There must be something magical about that glowing screen because so many of us are drawn to it like moths to a light bulb. Hours go by without us realizing that we haven’t moved from the couch and, what’s worse, that we’ve been mindlessly snacking all the while! Clearly, this is a gateway bad habit and we must get rid of it ASAP. 

Here’s an idea that may seem extreme to some: Take your TV time and turn it into activity time. Go for a walk, go to the gym, turn on a yoga video and stretch out in your living room. Trust us, actually exercising is much better for you than watching reruns of The Biggest Loser.

If you need a softer approach, then try setting a cap on your TV time. Only watch TV for up to 2 hours each day and make sure to leave the snacks in the pantry before sitting down on the couch. Another good idea is to get up and do Spend and Savesomething productive during commercials: clean the living room, get dinner started, make some phone calls, or fold laundry. Simply standing up and moving around will break the trance of the television and help to reduce this bad habit in your life.

Spending $$$ & Piling Up Debt

We’ve always wanted to try that thing where you freeze your credit cards in a block of ice so you won’t use them…but, we’re not entirely convinced that’s the right route to take to quit this bad habit.

This is a really important one to cross off the list, because financial stress can lead to some serious mental and physical turmoil (and lead to forming other bad habits!). The first step is to get control of your spending by setting a strict budget and sticking to it. One method is to create different envelopes for regular spending needs, such as groceries and gas, and putting the budgeted amount of cash in those envelopes for each week. Once the envelope is empty, that’s all you can spend for that allotted need/want.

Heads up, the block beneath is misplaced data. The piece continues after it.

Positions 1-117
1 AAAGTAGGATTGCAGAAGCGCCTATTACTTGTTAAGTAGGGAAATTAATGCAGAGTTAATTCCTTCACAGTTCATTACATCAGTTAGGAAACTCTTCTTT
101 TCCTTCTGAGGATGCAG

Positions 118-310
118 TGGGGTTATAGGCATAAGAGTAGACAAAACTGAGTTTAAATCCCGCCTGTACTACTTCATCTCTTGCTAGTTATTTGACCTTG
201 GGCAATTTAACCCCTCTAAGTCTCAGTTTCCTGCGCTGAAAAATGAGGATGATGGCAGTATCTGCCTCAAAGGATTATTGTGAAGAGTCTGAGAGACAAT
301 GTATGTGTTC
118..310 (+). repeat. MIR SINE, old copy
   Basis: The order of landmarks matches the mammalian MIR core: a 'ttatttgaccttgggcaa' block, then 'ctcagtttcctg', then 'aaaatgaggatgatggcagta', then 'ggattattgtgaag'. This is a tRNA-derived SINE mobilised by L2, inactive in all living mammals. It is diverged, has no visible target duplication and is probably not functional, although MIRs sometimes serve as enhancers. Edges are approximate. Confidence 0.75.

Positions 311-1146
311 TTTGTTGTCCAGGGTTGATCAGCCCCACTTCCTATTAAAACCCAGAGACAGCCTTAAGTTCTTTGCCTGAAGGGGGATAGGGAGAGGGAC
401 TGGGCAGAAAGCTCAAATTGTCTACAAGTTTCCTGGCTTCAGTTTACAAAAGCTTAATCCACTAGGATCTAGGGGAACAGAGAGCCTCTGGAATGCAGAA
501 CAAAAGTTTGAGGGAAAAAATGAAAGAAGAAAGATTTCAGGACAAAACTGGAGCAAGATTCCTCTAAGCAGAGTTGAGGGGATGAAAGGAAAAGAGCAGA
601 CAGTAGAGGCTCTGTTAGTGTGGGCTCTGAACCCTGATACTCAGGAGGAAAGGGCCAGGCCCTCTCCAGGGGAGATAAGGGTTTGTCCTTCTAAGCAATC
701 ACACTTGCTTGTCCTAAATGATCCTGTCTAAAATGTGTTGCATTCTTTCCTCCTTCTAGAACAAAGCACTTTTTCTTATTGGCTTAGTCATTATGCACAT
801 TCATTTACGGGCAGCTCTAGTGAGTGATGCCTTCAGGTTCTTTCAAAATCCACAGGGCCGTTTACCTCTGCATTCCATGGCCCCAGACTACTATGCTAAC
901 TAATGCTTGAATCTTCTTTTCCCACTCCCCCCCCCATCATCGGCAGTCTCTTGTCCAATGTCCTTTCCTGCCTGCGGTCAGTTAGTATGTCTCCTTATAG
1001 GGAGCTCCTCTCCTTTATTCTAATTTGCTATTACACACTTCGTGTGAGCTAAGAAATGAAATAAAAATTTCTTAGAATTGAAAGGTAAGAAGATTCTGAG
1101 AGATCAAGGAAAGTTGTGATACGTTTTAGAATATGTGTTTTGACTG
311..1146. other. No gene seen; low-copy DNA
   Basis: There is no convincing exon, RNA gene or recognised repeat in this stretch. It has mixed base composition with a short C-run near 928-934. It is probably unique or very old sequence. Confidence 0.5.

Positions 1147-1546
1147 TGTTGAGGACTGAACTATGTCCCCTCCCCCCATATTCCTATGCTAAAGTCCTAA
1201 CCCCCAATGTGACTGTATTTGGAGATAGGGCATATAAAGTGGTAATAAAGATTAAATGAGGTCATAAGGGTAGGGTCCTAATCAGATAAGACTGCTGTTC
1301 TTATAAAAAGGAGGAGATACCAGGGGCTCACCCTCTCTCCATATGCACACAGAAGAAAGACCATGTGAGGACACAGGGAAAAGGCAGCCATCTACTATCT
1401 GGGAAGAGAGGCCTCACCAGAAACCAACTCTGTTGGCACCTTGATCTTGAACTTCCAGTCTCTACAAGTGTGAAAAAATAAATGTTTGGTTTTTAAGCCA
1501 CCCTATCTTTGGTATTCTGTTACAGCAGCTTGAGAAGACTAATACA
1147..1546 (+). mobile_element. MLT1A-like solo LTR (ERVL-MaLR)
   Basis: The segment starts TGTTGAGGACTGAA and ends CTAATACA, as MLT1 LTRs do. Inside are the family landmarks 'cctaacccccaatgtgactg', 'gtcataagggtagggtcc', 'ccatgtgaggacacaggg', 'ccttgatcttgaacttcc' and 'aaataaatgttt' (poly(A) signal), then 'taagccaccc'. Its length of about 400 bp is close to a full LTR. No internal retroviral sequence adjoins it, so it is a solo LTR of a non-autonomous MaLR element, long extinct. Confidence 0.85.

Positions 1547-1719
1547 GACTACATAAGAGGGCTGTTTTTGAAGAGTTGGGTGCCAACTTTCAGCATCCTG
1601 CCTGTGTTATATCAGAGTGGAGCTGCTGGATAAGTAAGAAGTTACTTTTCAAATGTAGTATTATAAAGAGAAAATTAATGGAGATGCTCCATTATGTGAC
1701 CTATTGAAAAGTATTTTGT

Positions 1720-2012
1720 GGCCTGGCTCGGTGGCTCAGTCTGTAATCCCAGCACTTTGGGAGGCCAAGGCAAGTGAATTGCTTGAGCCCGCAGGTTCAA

Another basic step is to simply get educated on budgeting, investing, credit cards and banking options (automation for paying bills is a great way of staying on track!). The more you know the more you can be aware when you’re slipping into bad spending habits and, thus, step away from the ATM when need be.

Biting Your Nails

The world is full of nail-biters. In fact, WebMD reports that 60% of kids and 45% of teens bite their nails, and this bad habit is one that stays with us into adulthood. This is another one that is triggered by stress, anxiety, boredom, and those other poor feelings that cause us to start chompin’.

The first tip for kicking this habit is an oldie but a goodie: Put bitter-tasting nail polish on your nails to deter you from biting them. Another idea is to get regular manicures that keep your nails trimmed and too pretty looking to risk ruining (note: these ideas can also work for boys/men, just use clear nail polish or none at all...a quick dip in vinegar will go a long way). 

Need a more dramatic approach? Try keeping a rubber band around your wrist and snap it whenever you feel yourself going in for a bite. Also, remember that our bad habits often have a root cause. Figure out what has you stressed/angry/irritated and find ways to reduce or alleviate the issue. This will often lead to a more relaxed, contented mindset that helps us stay away from bad habits.


This is the big bad boss of bad habits and the most common vice that people try to quit. That being said, we can only offer rudimentary tips in our humble little blog. But, we can encourage you to seek more professional, personalized help by consulting your physician and other qualified medical professionals. 

If you are trying to quit smoking, whether with supplemental medication (like nicotine replacement alternatives) or cold turkey, make sure you have a support system that can be by your side when you’re itchin’ for a drag. Another tip is to write down the reasons you need to quit smoking. Keep this list at hand wherever you go to remind you of the consequences of smoking, the positives of turning away from this bad habit, and the people you are quitting for (including yourself!). 


Alright, potty mouths, it’s time to stop wasting precious dollars by having to stuff them into the swear jar each time your kid catches you cussing. Don’t worry, we’re not going to tell you to wash your mouth out with soap, but we are going to tell you to take this bad habit seriously if you really want to quit it.